At a three-hour committee hearing in May, lawmakers heard testimony from energy experts that surprise out-of-state fossil fuel shutdowns were the main reason for this year’s capacity shortages, as CEJA’s decarbonization measures had not yet taken effect.

Those measures include massive subsidies for renewable and nuclear energy and a requirement that fossil-fuel generators be offline by 2045 — although state regulators can override those dates in the event of load problems.

While the likelihood of load disruptions has risen only slightly this year, MISO at the May committee warned that the likelihood could increase in coming years as more fossil-fuel power plants shut down if new generators like renewables or battery storage don’t quickly go online enough.

“MISO believes it’s likely to get worse before it gets better,” Melissa Seymour, MISO’s vice president of foreign affairs, told the House committee in May. “Unless more capacity is built, especially capacity that can reliably generate power in tight system conditions, the shortfalls we’ve seen this year will only worsen going forward.”

Some of CEJA’s key supporters in the Illinois Clean Jobs Coalition have pointed the finger at MISO, noting at a July news conference that 6,000 megawatts of transmission projects are in the RTO’s “queue” awaiting approval to begin operations Begin the process of incorporating the grid.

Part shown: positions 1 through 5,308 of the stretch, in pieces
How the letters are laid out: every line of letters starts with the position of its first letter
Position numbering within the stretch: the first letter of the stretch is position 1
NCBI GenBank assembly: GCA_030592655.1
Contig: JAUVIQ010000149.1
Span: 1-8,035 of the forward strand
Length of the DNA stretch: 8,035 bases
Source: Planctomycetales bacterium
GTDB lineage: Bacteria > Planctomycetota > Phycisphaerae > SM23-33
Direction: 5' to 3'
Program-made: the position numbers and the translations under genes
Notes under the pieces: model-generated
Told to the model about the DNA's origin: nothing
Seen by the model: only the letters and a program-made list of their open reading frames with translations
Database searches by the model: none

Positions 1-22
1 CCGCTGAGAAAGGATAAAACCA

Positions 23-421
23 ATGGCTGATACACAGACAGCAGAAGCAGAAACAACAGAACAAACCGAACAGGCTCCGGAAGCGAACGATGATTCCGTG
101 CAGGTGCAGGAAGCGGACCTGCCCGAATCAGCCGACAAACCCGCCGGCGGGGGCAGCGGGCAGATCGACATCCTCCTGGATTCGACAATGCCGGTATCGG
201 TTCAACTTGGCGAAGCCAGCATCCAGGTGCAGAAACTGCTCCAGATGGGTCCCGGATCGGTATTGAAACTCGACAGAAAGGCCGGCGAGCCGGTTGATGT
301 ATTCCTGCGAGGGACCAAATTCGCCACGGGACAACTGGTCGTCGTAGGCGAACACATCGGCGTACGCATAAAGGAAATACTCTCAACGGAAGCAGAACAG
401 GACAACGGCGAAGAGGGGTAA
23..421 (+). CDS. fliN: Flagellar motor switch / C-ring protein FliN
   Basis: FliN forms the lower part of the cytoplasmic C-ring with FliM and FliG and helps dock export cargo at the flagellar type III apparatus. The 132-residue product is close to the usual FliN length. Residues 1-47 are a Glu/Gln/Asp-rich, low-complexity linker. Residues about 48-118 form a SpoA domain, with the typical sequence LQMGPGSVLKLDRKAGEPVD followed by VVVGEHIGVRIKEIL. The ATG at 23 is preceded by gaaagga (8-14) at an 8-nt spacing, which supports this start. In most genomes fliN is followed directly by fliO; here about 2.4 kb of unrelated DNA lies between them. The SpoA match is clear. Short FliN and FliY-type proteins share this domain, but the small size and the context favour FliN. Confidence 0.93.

Pritzker suggested the same thing at Wednesday’s Ag Forum.

“MISO lost the job,” he said. “That’s why Illinois needed to pick up the pace on solar and wind power and make sure we were producing more energy, not less. This is what the Climate and Equal Opportunities Act does. It helps us produce more energy.”

In a statement to Capitol News Illinois in July, MISO said it understands the urgency of bringing new energy to the grid and even has more than 6,000 megawatts in the works.

“Currently, MISO is processing 95 requests for the state of Illinois generator connection queues (a total of over 15,000 megawatts), which is 12 percent of the total requests MISO has received for the entire 15 states,” spokesman Brandon Morris told Email in July. “MISO is and will remain ‘on the job’ of ensuring reliability is maintained while also handling this unprecedented number of unique requests to connect new resources.”

MISO and its member states, Morris said, have also recently worked to reduce the time it takes for a generator to connect to the MISO grid, which has been commended by the Federal Energy Regulatory Commission.

A few days after their press conference, CEJA supporters praised MISO’s planned transmission upgrades, noting: “You need to move faster to approve these renewable energy projects that will bring prices down and improve grid reliability.”

Another possibility is that producers who have bid in the Northern Illinois capacity markets see that the higher premiums are being paid in the state and decide to sell their capacity commitments elsewhere.

Given the complexities of power generation, these are just a few of many factors that will determine whether “brownouts” in Illinois and elsewhere will move from abstract political talking point to reality.